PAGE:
Exploring UNESCO' World Heritage collection of Russia

Exploring UNESCO World Heritage
 collection of Russia

The best advice I ever got and now willing to share with you is to plan your trip to anywhere in the world according to World Heritage collection Of UNESCO or in accordance to the experiences you would like to receive or as per your interests and passions(animal watching, wild nature, trekking, rafting, climbing, music, history, culture etc.) in a best spots for that purpose. After several really long trips you will understand what is your real passion if you still didn't realised that.

UNESCO sites are worth seeing because they have strict rules to to be included on the Unesco' World Heritage List, sites must be of outstanding universal value and meet at least one out of ten selection criteria. Now I would like to give you some idea on Unesco' World Heritage collection of Russia. What is Worth seeing in Russia?

Unesco' World Heritage
collection in Moscow City:

Kremlin and Red Square, Moscow
Le Kremlin et la place Rouge, Moscou, 莫斯科克里姆林宫和红场, El kremlin y la Plaza Roja de Moscú, الكرملين والساحة الحمراء، موسكو
Seamless connected to all the most important historical and political milestones in Russian History since the 13th century, the Kremlin (built between the 14th and 17th centuries by outstanding Russian and foreign architects) was the residence of Tsars and also a religious, cultural, trade centre. The Moscow Kremlin (Russian: tr. Moskovskiy Kreml; IPA: [mɐˈskofskʲɪj krʲɛmlʲ]), sometimes referred to as simply the Kremlin, is a historic fortified complex at the heart of Moscow, overlooking the Moskva River (to the south), Saint Basil's Cathedral and Red Square (to the east) and the Alexander Garden (to the west). It is the best known of kremlins (Russian citadels) and includes four palaces, four cathedrals and the enclosing Kremlin Wall with Kremlin towers. The complex serves as the official residence of the President of the Russian Federation. The Red Square (Russian: tr. Krásnaja Plóščaď; IPA: [ˈkrasnəjə ˈploɕːətʲ]) is a city square in Moscow, Russia. The square separates the Kremlin, the former royal citadel and currently the official residence of the President of Russia, from a historic merchant quarter known as Kitai-gorod. As major streets of Moscow radiate from here in all directions, being promoted to major highways outside the city, Red Square is often considered the central square of Moscow and all of Russia.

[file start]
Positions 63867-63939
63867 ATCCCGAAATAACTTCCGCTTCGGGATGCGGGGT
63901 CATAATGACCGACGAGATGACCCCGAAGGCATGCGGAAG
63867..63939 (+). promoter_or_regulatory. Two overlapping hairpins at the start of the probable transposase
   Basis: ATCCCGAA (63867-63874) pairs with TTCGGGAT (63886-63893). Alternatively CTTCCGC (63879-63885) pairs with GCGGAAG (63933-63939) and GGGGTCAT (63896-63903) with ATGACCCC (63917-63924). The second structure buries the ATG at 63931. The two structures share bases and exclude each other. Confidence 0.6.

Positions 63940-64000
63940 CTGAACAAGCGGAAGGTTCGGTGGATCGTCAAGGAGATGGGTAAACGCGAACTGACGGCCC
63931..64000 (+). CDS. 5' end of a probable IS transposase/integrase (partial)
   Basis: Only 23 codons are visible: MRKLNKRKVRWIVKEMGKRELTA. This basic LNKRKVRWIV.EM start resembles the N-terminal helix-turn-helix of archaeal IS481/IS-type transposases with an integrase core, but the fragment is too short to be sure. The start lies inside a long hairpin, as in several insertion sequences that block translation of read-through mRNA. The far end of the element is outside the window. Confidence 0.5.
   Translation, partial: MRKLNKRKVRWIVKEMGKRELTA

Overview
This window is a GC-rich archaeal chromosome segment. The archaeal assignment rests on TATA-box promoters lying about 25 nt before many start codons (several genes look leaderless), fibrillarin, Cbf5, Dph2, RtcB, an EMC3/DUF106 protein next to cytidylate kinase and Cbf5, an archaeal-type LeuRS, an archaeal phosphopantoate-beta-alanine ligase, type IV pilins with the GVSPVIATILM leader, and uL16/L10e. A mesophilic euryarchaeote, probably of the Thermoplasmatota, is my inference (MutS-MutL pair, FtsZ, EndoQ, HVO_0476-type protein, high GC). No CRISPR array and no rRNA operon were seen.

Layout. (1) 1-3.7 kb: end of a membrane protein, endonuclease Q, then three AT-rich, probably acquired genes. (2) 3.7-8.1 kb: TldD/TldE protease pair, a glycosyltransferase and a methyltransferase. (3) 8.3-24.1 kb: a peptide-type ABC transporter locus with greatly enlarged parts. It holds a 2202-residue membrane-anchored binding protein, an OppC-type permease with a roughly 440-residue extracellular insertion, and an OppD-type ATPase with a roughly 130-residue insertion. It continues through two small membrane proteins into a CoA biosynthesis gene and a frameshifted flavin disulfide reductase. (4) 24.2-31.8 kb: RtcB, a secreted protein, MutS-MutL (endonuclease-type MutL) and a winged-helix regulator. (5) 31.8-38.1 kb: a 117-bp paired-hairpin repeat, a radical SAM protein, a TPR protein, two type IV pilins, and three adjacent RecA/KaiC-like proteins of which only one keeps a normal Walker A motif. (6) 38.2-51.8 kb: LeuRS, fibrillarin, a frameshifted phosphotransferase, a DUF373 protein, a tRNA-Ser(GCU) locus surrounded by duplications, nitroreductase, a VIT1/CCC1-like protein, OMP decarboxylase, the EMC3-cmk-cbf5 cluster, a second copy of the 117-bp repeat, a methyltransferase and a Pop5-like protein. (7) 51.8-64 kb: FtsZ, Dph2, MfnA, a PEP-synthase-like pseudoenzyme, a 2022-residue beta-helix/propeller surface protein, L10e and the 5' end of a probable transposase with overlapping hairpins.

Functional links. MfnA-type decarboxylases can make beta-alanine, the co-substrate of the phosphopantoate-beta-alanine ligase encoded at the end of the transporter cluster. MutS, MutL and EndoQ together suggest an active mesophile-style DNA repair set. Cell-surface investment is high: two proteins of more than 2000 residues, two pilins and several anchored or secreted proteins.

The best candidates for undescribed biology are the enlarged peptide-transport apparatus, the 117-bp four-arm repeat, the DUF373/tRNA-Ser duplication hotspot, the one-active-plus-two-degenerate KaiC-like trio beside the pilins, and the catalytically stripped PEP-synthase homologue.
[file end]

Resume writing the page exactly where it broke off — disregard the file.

Kremlin and Red Square, Moscow is included in Unesco' World Heritage collection of Russia: 1) to represent a masterpiece of human creative genius; 2) to exhibit an important interchange of human values, over a span of time or within a cultural area of the world, on developments in architecture or technology, monumental arts, town-planning or landscape design; 3) to be an outstanding example of a type of building, architectural or technological ensemble or landscape which illustrates significant stage in human history; 4) to be directly or tangibly associated with events or living traditions, with ideas, or with beliefs, with artistic and literary works of outstanding universal significance. 

Church of the Ascension, Kolomenskoye (Moscow, Russian Federation),
The Church of the Ascension was built in 1532 on the tzar's estate of Kolomenskoye, near Moscow, to celebrate the birth of the tsarevich who was to become Tsar Ivan IV ('the Terrible'). One of the earliest examples of a traditional wooden tent-roofed church on a stone and brick substructure, it had a great influence on the development of Russian ecclesiastical architecture (the old version of it's design see in slide show below).
Handpicked pics slide show =)

 Église de l'Ascension à Kolomenskoye, 科罗缅斯克的耶稣升天教堂, Iglesia de la Ascensión de Kolomenskoye, كنيسة الصعود في كولومينسكوي

Ensemble of the Novodevichy Convent (Moscow, Russian Federation),
The Novodevichy Convent, in south-western Moscow, built in the 16th-17th centuries in the so-called Moscow Baroque style, was part of a chain of monastic ensembles that were integrated into the defence system of the city. The convent was directly associated with the political, cultural and religious history of Russia, and closely linked to the Moscow Kremlin. It was used by women of the Tsar’s family and the aristocracy. Members of the Tsar’s family and entourage were also buried in its cemetery. The convent provides an example of the highest accomplishments of Russian architecture with rich interiors and an important collection of paintings and artefacts.
Hand-picked pics slide show =)

 新圣女修道院, Le couvent Novodievitchi, Conjunto conventual de Novodevichy, تجمّع دير نوفوديفيتشي

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